Thursday, April 18, 2013

Mother's Day is 3 Weeks Away

Subject lines in my email inbox right now:

Shower Your Love for Mother's Day
Save big! Just in time for Mother's Day!
Celebrate Mom. Enjoy 10% off gifts.
Mother's Day Gift only $25!
 
Mass marketing isn't very sensitive. Of course businesses want to cash in on a gift-giving holiday. But seeing the proper noun Mom, even in a bulk-email from strangers, makes me flinch.

I'm not shopping for monogrammed pendants or photo books or personalized stationery. I'm holding on by a thread, wondering if Mom will live for three more weeks.




I remember last Mother's Day, when she had been in the nursing home for only seven months.

 
 


Two years ago, we celebrated with my Grandma in Seattle.



Mother's Day 2009, Mom and I went on a springtime outing.

 


I even blogged about our 2008 family get together over Mother's Day weekend.



So much has changed in five years.

What hasn't changed is that every Mother's Day will be a celebration in my life. I am privileged to be the daughter of an incredibly special woman who loves flower gardens and spring buds and the color purple. No 10% discount can touch that.

Saturday, April 6, 2013

Waves

Sometimes grief is beautiful. After my counseling session last week, the process felt holy. I'd spent an hour talking about how much Mom means to me and how much I value our relationship. Afterward, I stood a bit taller, confident in how blessed I am and overwhelmed with gratitude. My heart felt crushed, but it was crushed by love.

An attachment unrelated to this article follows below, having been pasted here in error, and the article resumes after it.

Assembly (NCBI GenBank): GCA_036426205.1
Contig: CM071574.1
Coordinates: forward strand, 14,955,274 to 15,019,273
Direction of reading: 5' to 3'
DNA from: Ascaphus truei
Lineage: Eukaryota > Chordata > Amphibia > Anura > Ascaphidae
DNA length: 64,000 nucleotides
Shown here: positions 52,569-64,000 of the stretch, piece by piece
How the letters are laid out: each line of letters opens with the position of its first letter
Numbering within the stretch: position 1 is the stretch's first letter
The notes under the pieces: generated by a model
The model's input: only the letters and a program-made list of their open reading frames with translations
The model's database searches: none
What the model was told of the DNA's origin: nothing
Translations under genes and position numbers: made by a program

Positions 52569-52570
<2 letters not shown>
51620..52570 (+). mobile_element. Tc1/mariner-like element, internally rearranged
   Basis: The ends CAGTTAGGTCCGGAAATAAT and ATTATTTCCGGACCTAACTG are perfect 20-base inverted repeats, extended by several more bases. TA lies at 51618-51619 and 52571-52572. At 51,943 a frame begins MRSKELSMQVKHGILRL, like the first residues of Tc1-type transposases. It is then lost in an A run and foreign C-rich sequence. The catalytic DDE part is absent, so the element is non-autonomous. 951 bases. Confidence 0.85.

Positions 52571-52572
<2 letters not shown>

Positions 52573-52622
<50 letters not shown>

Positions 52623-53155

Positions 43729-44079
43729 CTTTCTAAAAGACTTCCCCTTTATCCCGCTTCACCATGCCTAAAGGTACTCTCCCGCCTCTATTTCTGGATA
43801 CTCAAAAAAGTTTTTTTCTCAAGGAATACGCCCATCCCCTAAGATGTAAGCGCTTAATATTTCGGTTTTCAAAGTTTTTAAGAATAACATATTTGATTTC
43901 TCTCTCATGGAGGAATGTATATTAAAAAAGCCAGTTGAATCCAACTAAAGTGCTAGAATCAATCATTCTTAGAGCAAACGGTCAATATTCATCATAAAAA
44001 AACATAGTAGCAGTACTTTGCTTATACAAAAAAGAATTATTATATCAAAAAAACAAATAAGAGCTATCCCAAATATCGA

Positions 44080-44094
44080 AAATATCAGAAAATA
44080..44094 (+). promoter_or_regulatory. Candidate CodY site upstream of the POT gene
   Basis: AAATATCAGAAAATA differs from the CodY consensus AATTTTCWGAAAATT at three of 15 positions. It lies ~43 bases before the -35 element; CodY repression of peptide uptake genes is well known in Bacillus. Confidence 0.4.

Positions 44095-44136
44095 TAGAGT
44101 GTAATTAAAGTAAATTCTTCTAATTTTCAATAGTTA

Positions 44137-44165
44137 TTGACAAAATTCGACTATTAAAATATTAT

Loss is such a sickly sweet sensation: something cherished is disappearing. But that makes the value increase. Exponentially.

The sad, empty, pit-of-the-stomach grief comes in waves: unpredictable and irregular instead of synchronized. They're not gentle waves, lapping methodically against sand. They're sea-swells, with undertow.

When I was 10 years old or so, I heard from a family friend that our local dentist had taken a vacation and broke his nose while learning to surf. The idea was absurd. Picturing my dentist (a tall, soft spoken gentleman) on a surf board was a total mismatch in my imagination. I couldn't picture swim trunks on someone I had only ever seen in a lab coat. It was hard to visualize a broken nose on a face covered by a surgical mask (when he smiled, his eyes squinted merrily below bushy eyebrows). What a powerful wave it took to level him. What a sandy, salty, somersault that must have been.

Heartache sneaks up on me in the same way. One moment I'm basking in the sun and sea spray; the next I'm spitting seaweed and blood.